The Fumarylacetoacetate Hydrolase (FAH) gene is located on chromosome 15q25.1. It encodes a protein of 419 amino acids, and weighs about 46 kDa. Fumarylacetoacetate hydrolase is the last enzyme in the tyrosine catabolism pathway. It converts a tyrosine byproduct called fumarylacetoacetate into smaller molecules that are either excreted by the kidneys or used in reactions that produce energy. Fumarylacetoacetate hydrolase is found in large amounts in the liver and kidneys, and smaller amounts are found in many tissues throughout the body.
Defects of the fumarylacetoacetate hydrolase enzyme are the cause of tyrosinemia; a metabolic disease characterized by elevations of tyrosine in the blood and urine, and hepatorenal manifestations. Some of the most common symptoms of this disease include hepatic necrosis, renal tubular injury, episodic weakness, self-mutilation, and seizures.
The FAH gene spans approximately 34 kb in the genomic DNA and has 14 coding exons. Mutations in this gene are the cause of tyrosinemia. About 40 different FAH mutations have been identified causing type I tyrosinemia. These mutations result in an unstable or inactive enzyme, which results in reduced or absent fumarylacetoacetate hydrolase activity. The most common mutation is a splice-site mutation (IVS12+5G>A) that results in disrupting the splicing mechanism that is essential for making the blueprint for producing fumarylacetoacetate hydrolase.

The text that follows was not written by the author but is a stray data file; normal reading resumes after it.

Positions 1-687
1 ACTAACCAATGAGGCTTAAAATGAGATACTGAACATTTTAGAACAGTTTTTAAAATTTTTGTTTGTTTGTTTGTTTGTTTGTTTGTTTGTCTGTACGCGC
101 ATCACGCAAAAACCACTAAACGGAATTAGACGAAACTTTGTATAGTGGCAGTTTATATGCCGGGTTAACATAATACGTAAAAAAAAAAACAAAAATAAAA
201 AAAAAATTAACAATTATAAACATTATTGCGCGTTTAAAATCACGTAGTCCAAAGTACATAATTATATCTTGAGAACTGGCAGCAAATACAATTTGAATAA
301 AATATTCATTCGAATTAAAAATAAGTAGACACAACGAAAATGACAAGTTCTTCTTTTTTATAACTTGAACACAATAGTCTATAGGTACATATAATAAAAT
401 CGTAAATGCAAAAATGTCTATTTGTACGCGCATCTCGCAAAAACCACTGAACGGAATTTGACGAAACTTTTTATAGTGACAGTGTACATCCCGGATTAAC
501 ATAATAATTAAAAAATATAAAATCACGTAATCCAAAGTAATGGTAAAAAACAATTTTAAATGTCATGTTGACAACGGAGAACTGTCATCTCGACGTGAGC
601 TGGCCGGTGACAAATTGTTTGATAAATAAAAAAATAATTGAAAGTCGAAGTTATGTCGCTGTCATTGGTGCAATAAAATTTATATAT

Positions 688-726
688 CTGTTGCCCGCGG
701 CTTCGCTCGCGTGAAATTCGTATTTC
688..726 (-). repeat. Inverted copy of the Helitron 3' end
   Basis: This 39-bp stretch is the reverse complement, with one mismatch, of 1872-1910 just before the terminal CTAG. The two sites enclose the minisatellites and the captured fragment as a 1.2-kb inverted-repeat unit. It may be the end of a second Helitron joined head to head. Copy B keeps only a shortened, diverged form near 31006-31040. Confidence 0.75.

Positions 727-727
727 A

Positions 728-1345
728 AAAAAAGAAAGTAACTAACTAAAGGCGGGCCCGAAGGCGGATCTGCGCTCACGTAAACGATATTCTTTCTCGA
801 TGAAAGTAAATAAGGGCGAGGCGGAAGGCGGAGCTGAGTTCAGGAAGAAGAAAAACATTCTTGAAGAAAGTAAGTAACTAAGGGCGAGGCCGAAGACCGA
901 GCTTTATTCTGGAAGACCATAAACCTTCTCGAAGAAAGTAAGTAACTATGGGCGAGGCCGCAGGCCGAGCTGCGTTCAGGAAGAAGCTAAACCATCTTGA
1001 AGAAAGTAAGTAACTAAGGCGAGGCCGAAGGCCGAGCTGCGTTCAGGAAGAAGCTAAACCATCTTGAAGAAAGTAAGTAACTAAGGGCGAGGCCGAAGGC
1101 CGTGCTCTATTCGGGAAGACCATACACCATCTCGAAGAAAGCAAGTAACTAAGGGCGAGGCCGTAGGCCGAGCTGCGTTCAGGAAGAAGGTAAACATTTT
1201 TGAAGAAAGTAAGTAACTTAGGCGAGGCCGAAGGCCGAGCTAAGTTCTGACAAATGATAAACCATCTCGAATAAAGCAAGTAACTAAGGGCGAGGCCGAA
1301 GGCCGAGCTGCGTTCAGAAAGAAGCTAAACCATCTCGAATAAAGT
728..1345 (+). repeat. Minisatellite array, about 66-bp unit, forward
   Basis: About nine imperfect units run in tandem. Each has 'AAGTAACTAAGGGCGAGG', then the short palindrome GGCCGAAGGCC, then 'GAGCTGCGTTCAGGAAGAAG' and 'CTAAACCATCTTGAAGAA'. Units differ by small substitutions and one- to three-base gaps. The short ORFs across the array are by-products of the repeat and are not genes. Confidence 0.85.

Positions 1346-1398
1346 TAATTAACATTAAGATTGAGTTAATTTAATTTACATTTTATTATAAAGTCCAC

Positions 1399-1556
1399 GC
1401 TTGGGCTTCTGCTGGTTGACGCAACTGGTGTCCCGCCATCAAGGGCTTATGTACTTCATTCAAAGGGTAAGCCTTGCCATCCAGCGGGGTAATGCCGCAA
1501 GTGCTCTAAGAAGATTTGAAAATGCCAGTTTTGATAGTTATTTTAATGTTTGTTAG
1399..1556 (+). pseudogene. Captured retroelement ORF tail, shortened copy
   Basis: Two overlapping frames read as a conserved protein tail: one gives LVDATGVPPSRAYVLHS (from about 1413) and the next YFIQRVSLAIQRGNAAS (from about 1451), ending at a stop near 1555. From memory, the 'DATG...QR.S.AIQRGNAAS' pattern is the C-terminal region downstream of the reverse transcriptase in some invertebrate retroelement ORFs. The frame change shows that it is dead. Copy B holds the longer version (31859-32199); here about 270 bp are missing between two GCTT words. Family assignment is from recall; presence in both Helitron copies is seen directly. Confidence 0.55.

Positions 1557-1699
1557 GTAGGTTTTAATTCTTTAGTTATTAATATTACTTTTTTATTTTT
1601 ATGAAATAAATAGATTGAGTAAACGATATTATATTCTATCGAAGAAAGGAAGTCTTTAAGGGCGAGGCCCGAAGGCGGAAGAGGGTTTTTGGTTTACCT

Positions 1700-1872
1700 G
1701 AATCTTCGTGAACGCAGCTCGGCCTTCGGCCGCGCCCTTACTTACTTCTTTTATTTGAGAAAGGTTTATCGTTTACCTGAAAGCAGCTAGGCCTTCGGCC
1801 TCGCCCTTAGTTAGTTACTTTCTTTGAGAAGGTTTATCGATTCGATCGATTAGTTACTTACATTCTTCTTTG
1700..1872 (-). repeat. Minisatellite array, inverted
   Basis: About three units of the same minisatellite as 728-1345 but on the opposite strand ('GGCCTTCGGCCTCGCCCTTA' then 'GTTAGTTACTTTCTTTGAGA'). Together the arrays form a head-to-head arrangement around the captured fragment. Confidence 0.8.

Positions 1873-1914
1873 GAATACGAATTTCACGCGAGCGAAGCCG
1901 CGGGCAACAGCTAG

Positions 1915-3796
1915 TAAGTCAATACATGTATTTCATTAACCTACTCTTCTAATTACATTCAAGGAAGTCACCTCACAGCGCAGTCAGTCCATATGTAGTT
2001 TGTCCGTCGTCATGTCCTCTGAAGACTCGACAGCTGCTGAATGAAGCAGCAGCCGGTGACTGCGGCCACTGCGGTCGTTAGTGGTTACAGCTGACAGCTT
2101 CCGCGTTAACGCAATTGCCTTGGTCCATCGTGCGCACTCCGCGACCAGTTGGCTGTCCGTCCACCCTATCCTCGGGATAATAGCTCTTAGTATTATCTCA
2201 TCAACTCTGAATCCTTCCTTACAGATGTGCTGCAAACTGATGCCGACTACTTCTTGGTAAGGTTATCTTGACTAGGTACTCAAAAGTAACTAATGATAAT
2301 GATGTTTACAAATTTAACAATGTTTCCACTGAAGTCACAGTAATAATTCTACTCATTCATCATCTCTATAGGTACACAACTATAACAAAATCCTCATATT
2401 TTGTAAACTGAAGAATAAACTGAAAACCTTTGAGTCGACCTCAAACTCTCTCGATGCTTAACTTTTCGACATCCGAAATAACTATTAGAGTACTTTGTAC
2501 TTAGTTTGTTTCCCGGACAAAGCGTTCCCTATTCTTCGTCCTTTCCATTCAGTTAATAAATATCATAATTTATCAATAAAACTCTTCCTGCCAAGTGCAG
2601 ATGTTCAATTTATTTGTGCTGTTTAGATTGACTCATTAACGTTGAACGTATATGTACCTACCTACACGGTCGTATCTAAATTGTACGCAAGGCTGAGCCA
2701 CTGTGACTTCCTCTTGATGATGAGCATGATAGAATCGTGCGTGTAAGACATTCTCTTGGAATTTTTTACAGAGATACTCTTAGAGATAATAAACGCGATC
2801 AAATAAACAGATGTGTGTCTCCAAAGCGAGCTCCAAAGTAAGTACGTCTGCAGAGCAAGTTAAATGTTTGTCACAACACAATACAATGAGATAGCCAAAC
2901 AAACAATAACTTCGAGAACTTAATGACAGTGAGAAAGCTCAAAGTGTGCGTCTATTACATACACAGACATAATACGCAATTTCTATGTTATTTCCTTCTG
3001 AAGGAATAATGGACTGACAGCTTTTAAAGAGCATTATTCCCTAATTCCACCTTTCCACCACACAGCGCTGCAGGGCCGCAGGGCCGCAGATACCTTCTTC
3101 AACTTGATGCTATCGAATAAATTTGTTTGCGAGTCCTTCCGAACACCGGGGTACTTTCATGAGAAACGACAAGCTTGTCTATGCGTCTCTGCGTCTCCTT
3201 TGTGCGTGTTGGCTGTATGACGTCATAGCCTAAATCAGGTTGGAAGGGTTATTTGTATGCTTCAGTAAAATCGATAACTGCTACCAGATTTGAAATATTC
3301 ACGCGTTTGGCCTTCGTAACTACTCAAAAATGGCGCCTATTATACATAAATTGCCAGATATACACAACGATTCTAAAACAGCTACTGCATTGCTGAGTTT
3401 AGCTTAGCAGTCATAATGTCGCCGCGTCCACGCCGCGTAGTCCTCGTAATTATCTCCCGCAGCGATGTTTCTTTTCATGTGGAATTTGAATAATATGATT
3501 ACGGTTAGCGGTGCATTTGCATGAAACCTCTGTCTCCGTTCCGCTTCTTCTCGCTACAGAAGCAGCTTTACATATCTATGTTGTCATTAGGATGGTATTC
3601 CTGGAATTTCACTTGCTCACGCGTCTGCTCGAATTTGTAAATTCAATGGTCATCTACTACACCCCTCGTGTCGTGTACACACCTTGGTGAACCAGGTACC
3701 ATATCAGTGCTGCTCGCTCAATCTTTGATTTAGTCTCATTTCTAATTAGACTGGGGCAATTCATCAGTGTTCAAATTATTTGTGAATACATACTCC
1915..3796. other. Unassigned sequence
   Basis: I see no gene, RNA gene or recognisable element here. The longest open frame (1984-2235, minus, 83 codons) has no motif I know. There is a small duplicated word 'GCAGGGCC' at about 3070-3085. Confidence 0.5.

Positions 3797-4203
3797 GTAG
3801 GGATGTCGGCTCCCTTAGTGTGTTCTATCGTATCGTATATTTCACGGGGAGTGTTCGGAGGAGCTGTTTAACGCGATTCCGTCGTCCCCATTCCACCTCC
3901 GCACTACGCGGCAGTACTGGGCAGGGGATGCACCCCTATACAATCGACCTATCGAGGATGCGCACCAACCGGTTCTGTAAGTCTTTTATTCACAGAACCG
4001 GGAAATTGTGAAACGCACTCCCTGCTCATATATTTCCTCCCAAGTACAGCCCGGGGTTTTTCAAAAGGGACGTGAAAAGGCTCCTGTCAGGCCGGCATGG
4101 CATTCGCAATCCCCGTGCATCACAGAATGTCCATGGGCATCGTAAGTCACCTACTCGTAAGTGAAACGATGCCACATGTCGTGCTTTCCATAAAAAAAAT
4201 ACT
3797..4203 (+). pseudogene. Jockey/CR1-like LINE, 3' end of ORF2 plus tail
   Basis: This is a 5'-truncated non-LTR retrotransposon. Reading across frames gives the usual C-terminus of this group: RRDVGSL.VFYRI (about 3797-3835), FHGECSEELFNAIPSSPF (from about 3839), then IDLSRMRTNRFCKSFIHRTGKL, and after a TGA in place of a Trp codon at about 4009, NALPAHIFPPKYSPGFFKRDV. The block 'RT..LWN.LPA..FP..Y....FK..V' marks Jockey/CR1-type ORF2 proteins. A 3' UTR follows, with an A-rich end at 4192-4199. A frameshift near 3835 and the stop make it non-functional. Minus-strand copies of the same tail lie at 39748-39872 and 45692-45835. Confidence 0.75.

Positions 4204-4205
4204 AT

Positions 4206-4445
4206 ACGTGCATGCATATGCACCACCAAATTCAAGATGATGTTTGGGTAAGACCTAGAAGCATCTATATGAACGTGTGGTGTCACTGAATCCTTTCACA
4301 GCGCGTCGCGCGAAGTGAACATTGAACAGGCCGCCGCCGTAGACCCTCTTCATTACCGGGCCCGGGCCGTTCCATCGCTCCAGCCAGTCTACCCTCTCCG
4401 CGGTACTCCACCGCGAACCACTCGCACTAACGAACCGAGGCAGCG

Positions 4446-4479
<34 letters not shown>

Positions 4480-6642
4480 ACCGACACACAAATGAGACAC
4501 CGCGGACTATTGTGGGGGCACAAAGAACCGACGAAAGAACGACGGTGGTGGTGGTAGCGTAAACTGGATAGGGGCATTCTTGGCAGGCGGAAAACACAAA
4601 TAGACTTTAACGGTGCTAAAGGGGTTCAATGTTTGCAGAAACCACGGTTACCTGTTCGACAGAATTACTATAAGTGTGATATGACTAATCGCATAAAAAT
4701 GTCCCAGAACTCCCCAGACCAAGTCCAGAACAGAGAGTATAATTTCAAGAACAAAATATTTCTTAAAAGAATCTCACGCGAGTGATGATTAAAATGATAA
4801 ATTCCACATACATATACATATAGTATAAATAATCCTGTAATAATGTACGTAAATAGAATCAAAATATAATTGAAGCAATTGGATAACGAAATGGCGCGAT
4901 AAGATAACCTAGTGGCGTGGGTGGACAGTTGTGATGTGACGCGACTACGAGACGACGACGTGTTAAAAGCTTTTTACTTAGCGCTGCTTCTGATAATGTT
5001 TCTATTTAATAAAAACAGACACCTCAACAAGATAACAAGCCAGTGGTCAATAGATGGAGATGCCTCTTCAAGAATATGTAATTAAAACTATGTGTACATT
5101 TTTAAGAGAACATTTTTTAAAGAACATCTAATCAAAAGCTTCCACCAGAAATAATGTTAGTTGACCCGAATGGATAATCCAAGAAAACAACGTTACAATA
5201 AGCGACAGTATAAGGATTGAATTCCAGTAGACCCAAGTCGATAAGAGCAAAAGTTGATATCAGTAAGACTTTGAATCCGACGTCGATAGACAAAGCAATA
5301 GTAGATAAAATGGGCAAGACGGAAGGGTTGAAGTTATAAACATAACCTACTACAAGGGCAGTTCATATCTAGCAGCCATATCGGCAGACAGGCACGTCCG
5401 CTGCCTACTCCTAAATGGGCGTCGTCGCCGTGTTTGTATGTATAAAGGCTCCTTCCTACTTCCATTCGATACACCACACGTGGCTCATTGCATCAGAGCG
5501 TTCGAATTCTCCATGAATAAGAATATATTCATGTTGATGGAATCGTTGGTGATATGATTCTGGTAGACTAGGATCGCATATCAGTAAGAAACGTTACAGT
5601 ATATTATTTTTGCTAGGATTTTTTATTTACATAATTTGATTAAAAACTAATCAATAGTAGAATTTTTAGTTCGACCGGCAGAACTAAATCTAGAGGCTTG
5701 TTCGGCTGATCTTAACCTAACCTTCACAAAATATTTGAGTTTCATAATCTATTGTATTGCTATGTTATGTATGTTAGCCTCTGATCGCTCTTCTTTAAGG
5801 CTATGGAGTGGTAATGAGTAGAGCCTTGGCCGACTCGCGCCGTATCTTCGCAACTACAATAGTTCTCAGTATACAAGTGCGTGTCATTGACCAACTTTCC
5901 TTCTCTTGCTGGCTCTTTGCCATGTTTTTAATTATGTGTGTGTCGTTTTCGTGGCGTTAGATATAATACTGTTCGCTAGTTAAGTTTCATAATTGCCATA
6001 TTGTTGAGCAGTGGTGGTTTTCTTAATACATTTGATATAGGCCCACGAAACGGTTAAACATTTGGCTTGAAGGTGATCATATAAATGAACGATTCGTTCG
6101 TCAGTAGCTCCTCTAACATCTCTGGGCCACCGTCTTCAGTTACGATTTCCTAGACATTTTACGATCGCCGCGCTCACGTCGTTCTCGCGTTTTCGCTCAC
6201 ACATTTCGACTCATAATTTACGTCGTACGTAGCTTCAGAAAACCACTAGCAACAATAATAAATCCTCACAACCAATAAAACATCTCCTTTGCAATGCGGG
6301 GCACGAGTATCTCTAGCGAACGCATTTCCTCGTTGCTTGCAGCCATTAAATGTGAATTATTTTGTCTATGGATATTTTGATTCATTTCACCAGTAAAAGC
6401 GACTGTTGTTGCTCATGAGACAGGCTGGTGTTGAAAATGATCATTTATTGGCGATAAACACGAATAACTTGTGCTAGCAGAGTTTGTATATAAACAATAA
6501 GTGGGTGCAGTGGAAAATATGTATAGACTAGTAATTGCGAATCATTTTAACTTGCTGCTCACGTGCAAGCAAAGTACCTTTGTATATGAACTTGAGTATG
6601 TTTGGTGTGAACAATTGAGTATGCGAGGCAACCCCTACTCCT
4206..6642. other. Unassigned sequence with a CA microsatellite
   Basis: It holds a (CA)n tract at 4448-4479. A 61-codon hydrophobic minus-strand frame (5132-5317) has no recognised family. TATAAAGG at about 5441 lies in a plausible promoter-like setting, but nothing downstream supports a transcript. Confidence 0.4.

[See: Saudi Arabia > Imtiaz et al., 2011].
Imtiaz et al (2011) investigated mutations in the FAH gene among 43 patients affected with Hereditary Tyrosinemia Type 1. The patients included Saudi Arabians and Egyptians. Sequencing of the FAH gene using intronic primers from the patients identified 16 different mutations in the Arab patients, 10 of which were novel mutations. These new mutations include eight missense mutations (p.125Thr>Arg, p.170Gly>Val, p.227 Gly>Ala, p.263Val>Met, p.334Ser>Phe, p.341Arg>Pro, p.343Gly>Arg, and p.400Asp>His), one splice site mutation (IVS4+1G>A), and a single nucleotide deletion (c.11.90delA). The last mutation causes a frameshift and is expect to result in an abnormally long protein. These novel mutations were not found in a sample of 200 healthy controls. All the parents whose DNA was analyzed were found to be heterozygous carriers of these mutations. Polyphen and Mutation Taster softwares predicted all of these new mutations to be probably damaging or disease causing. In a further seven patients, exon sequencing was unable to identify any mutations in the FAH gene.
Mohamed et al. (2013) reported two Saudi siblings with tyrosinemia type 1. Case 1 was a male infant who presented at two months of age with fever, vomiting and refusal of feeding. An FAH gene study identified a c.1 A?>?G homozygous mutation. Case 2 was the younger brother of Case 1, and was born 6 months after his brother had been confirmed with tyrosinemia. DNA analysis identified the same homozygous mutation, as in his brother.
Al-Shamsi et al. (2014) undertook a study to calculate the birth prevalence of IEMs among Emiratis in the UAE by taking into consideration all neonates born with an inherited metabolic condition at Tawam Hospital between 1995 and 2012. Type I Tyrosinemia was found to be one of the most prevalent IEMs identified in this study. Two different mutations were identified in the PAH gene among the affected patients; these included c.1156G>C (p.D386H), a novel mutation, and c.1A>G (p.M1V), a previously described mutation.